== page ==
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Chalons-Sur-Marne

CHALONS-SUR-MARNE, a town of north-eastern France, capital of the department of Marne, 107 m. E. of Paris on the main line of the Eastern railway to Nancy, and 25 m. S.S.E. of Reims. Pop. (1906) 22,424. Châlons is situated in a wide level plain principally on the right bank of the Marne, its suburb of Marne, which contains the railwaystations of the Eastern and Est-Etat railways, lying on the left bank. The town proper is bordered on the west by the lateral canal of the Marne, across which lies a strip of ground separating it from the river itself. Châlons is traversed by branches of the canal and by small streams, and its streets are for the most part narrow and irregular, but it is surrounded by ample avenues and promenades, the park known as the Jard, in the south-western quarter, being especially attractive. Huge barracks lie to the north and east. There are several interesting churches in the town. The cathedral of St Etienne dates chiefly from the 13th century, but its west façade is in the classical style and belongs to the 17th century. There are stained-glass windows of the 13th century in the north transept. Notre-Dame, of the 12th and 13th centuries, is conspicuous for its four Romanesque towers, two flanking the apse; the other two, surmounted by tall lead spires, flanking the principal façade. The churches of St. Alpin, St Jean and St Loup date from various periods between the 11th and the 17th centuries. The hôtel-de-ville (1771), facing which stands a monument to President Carnot; the prefecture (1750-1764), once the residence of the intendants of Champagne; the college, once a Jesuit establishment; and a training college which occupies the Augustinian abbey of Toussaints (16th and 17th centuries), are noteworthy civil buildings. The houses of Châlons are generally ill-built of timber and plaster, or rough-cast, but some old mansions, dating from the 15th to the 16th centuries, remain. The church of Ste Pudentienne, on the left bank of the river, is a well-known place of pilgrimage. The town is the seat of a bishop and a prefect, and headquarters of the VI. army corps; it has tribunals of first instance and of commerce, a chamber of commerce, a board of trade-arbitrators, a museum, a library, training colleges, a higher ecclesiastical seminary, a communal college and an important technical school. The principal industry is brewing, which is carried on in the suburb of Marne. Galleries of immense length, hewn in a limestone hill and served by lines of railway, are used as store-houses for beer. The preparation of champagne, the manufacture of boots and shoes, brushes, wire-goods and wall-paper also occupy many hands. There is trade in cereals.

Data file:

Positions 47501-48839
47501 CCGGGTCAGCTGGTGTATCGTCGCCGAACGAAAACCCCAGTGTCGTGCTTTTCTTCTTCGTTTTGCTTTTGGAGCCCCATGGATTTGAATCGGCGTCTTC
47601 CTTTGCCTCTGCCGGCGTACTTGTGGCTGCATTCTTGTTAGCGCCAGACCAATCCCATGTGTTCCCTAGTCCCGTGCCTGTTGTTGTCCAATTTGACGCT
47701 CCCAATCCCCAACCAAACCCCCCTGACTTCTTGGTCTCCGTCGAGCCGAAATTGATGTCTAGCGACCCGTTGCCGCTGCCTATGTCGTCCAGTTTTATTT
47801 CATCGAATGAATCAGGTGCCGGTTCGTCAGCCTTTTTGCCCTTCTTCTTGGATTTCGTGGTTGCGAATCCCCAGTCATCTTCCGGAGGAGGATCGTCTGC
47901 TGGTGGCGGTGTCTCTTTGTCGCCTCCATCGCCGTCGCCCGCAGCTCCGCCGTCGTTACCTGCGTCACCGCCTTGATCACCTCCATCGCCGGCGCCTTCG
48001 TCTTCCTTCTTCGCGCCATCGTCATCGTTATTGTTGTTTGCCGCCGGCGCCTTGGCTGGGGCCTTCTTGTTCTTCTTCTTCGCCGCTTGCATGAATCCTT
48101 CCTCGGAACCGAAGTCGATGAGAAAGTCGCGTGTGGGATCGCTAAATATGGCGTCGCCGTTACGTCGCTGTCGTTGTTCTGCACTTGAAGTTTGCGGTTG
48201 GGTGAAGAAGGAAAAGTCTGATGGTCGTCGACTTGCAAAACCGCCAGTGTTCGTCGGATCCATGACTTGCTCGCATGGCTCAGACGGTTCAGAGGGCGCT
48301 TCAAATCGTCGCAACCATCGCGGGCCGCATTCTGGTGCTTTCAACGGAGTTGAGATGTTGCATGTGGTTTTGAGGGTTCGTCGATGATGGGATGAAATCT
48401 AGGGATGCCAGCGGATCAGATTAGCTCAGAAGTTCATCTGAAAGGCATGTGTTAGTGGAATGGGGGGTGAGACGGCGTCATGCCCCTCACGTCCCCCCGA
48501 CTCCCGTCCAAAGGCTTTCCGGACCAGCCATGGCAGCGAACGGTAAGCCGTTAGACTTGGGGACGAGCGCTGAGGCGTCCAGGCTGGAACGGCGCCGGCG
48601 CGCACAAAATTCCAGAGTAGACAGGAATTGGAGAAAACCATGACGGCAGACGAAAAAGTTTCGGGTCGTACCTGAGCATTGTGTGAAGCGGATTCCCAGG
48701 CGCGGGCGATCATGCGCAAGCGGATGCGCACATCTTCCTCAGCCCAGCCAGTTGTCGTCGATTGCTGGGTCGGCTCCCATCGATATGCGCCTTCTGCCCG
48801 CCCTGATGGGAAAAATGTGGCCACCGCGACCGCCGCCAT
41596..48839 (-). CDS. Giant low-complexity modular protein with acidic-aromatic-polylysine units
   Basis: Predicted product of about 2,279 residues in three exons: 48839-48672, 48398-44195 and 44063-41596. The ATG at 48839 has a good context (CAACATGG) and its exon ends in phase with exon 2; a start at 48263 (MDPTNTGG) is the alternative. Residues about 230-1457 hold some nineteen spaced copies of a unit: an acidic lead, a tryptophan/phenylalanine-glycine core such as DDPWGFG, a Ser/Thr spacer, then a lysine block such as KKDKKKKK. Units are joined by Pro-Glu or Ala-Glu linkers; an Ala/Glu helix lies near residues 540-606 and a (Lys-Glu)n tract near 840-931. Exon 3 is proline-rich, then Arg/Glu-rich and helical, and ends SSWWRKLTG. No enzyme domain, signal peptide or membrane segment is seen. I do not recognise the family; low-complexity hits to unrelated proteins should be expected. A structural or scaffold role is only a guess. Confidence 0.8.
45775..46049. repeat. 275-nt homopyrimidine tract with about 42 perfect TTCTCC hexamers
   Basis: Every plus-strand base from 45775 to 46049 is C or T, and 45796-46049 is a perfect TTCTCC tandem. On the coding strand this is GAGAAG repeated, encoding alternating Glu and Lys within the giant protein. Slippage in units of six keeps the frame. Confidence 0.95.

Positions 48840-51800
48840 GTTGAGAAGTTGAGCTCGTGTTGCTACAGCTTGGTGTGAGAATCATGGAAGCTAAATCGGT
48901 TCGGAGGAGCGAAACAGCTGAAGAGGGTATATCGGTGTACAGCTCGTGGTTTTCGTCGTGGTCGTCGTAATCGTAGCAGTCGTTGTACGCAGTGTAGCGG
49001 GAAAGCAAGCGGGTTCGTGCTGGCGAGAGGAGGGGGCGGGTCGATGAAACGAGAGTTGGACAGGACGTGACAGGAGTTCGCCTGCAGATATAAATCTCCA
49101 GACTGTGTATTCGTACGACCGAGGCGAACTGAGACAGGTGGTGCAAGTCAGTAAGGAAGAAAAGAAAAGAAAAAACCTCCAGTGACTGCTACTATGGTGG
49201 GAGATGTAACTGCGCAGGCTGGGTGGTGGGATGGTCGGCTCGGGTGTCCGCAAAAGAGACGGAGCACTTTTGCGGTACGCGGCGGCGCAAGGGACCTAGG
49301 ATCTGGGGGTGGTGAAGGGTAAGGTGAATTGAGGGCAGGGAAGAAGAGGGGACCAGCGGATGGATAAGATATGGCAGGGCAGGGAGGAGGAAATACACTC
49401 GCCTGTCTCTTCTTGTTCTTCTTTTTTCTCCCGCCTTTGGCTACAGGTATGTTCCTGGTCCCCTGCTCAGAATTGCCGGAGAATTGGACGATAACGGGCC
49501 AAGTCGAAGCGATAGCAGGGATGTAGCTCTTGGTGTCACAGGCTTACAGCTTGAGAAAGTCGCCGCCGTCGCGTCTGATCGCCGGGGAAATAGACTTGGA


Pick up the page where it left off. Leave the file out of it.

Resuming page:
Châlons-sur-Marne occupies the site of the chief town of the Catalauni, and some portion of the plains which lie between it and Troyes was the scene of the defeat of Attila in the conflict of 451. In the 10th and following centuries it attained great prosperity as a kind of independent state under the supremacy of its bishops, who were ecclesiastical peers of France. In 1214 the militia of Châlons served at the battle of Bouvines; and in the 15th century the citizens maintained their honour by twice (1430 and 1434) repulsing the English from their walls. In the 16th century the town sided with Henry IV., king of France, who in 1589 transferred thither the parlement of Paris, which shortly afterwards burnt the bulls of Gregory XIV. and Clement VIII. In 1856 Napoleon III. established a large camp, known as the Camp of Châlons, about 16 m. north of the town by the railway to Reims. It was situated in the immediate neighbourhood of Grand Mourmelon and Petit Mourmelon, and occupied an area of nearly 30,000 acres. The "Army of Châlons," formed by Marshal MacMahon in the camp after the first reverses of the French in 1870, marched thence to the Meuse, was surrounded by the Germans at Sedan, and forced to capitulate. The camp is still a training-centre for troops.

About 5 m. E. of Châlons is L'Epine, where there is a beautiful pilgrimage church (15th and 16th centuries, with modern restoration) with a richly-sculptured portal. In the interior there is a fine choir-screen, an organ of the 16th century, and an ancient and much-venerated statue of the Virgin.

Note - this article incorporates content from Encyclopaedia Britannica, Eleventh Edition, (1910-1911)

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